This piece was written by a friend of mine in the Monday Morning Bible Study Class. We were discussing the idea that God created sin as the topic had come up in another conversation. My friend wrote this and I agree. What do you think?
"God is holy and worthy. Who creates sin and separation? We must give God His We have heard the comedic line: “The Devil made me do it.” Acknowledging the humor in that line we smile. We have also heard: “God created all things.” And we give Him credit for that. However, is God given credit for things where credit is not due? I recently heard: “God created sin. Isaiah 45:7 says so.”If that is the case, if God is the author of sin, may one therefore change the comedic saying to “God made me do it.” After all, if God created sin and I participated in it, am I, in sinning, only just participating in part of God’s creation.
I John 1:5 God is light and in Him is no darkness at all.” God is faithful, He cannot deny Himself. He remains true to His character. II Timothy 2:13 “If we are faithless, He remains faithful – for He cannot deny Himself.” Habakkuk 1:13 speaks of God “Who art of purer eyes than to behold evil and canst not look on wrong.”
God, in His purity and holiness and righteousness, has such an aversion to sin. Sin blocks fellowship and even caused Him to turn away from Jesus, His beloved Son, on the cross. The depth of Jesus’ agonizing death – the ultimate in sacrifice and payment made to atone for our sin shows at once the depth of God’s love for us and the depth He’s willing to go to solve the problem of sin. And it was said “God created sin.” James 1:13-17: “Let no one say when he is tempted, “I am tempted by God’; for God cannot be tempted with evil and He Himself tempts no one; but each person is tempted when he is lured and enticed by his own desire. Then desire when it has conceived gives birth to sin; and sin when it is full-grown brings forth death. Do not be deceived, my beloved brethren. Every good endowment and every perfect gift is from above, coming down from the Father of lights with whom there is no variation or shadow due to change.”
And so, where is the source of sin? By whose hand is it created? Where is just responsibility due?
Vine’s Complete Expository Dictionary describes sin – giving seven pages in discussion, over 6,200 words. No support for God’s authorship of sin is given. Regarding Isaiah 45:7, the reference given to validate the premise that God created sin, the following is written: “In Isaiah 45:7 Yahweh (God) describes His actions by saying, ‘. . . I make peace, and create evil (ra). . . “; moral “evil” is not intended in this context, but rather the antithesis of salom (“peace; welfare; well-being”). The whole verse affirms that as absolute Sovereign, the Lord creates a universe governed by a moral order. Calamity and misfortune will surely ensue from the wickedness of ungodly men.”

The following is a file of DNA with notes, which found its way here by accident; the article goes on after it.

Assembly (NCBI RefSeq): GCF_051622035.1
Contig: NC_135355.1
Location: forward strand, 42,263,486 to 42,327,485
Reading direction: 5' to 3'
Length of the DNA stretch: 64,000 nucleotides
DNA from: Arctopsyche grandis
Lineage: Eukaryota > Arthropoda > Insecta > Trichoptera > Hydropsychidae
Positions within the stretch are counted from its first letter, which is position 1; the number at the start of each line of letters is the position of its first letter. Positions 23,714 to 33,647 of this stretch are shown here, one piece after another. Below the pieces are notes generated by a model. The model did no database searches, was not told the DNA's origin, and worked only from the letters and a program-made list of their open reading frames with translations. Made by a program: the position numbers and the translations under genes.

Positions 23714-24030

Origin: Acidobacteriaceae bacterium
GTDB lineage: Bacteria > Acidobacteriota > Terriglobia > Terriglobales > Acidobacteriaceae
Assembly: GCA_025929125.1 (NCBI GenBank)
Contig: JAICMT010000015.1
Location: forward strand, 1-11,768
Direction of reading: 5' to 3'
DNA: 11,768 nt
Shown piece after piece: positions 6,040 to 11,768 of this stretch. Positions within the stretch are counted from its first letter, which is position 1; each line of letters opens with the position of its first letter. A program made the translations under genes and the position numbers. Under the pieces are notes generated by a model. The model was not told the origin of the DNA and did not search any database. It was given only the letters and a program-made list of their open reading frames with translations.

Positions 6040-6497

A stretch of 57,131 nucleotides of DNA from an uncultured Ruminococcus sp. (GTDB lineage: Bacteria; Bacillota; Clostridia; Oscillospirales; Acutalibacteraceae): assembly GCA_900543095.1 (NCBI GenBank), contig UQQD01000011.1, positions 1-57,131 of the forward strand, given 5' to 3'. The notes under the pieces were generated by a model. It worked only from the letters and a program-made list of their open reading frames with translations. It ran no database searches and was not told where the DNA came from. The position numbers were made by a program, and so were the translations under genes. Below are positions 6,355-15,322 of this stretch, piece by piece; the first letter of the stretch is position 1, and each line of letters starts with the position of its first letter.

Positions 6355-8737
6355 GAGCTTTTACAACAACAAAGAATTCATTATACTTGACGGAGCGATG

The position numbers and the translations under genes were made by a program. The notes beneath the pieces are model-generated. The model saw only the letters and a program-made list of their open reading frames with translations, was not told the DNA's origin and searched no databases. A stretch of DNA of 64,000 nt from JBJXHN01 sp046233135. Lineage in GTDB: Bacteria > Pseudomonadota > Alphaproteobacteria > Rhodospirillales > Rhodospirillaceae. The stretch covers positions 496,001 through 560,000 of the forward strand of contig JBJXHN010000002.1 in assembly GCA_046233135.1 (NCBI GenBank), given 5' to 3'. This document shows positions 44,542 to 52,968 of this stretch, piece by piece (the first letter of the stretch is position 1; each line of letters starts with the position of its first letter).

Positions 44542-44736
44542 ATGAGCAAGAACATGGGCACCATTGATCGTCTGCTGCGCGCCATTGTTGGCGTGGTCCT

The footnote in the Scofield Reference Bible for Isaiah 45:7 reads: “God is not the author of sin (Hab. 1:13; 2 Tim 2:13; Ti. 1:2; Jas. 1:13; I Jn. 1:5). One of the meanings of the Hebrew word ra carries the idea of adversity or calamity, and it is evidently so employed here. God has made sorrow and wretchedness to be the sure fruits of sin.”
Please consider. Perhaps what we’ve lost sight of is the all-surpassing holiness of God. Do we sanctify/set apart as sacred those things of God? In reciting the Lord’s Prayer saying “Hallowed be Thy Name” do we give Him the true reverance due? Do we venerate Him and His sacredness? How do you treat that cross that adorns your neck? Have things “of God” become so commonplace in our society that His awesomeness is lost? We flippantly use His Name that in days of old people didn’t dare utter out of reverence. The Name . . . scribes of antiquity copying the Holy Scriptures would need to bathe and cleanse themselves each time before even writing His Name in Holy Scripture. In my casual talk and referring to the Bible, when did I last use the term “Holy Bible”? Can one become so “familiar” and “comfortable” with something that it loses significance? How far does it go? Can “familiarity breed contempt?” In personal reflection I must ask myself, ”How am I handling the holy presence and glory of God? Am I guilty and content to put a familiar God in a box of my personal expectations and strap it to man-made programs and procedures and in carefulness to societal norms not become too religious?” My perspective, my vision, my commitment, and indeed, my future residence for my “ultimate retirement” . . . perhaps all these need re-examination . . .
I am sorry, Lord. I don’t want You, in familiarity, to become common. I repent and seek renewal. As far as mortal flesh can withstand, let me be aware of your glory and presence and holiness in a new way that in reverential awe I may fall prostrate before you. Your awe, your glory, your majesty – make these my panoramic view that consumes my vision.
- W. Tozer writes: “Do you quietly bow your head in reverence when you step into the average church? I would be surprised if your answer is yes.”
But I, but we, can change.
“Then I looked, and I heard around the throne and the living creatures and the elders the voice of many angels, numbering myriads of myriads and thousands of thousands, saying with a loud voice, ‘Worthy is the Lamb who was slain to receive power and wealth and wisdom and might and honor and glory and blessing!’ And I heard every creature in heaven and on earth and under the earth and in the sea, and all therein, saying ,’To Him who sits upon the throne and to the Lamb be blessing and honor and glory and might forever and ever!’” Revelation 5:11-13
And, Lord, do you hear my voice?
Let us give God what is due – in our thoughts and theology, and in our lives. And our response. . . . . . . . "
What do you think?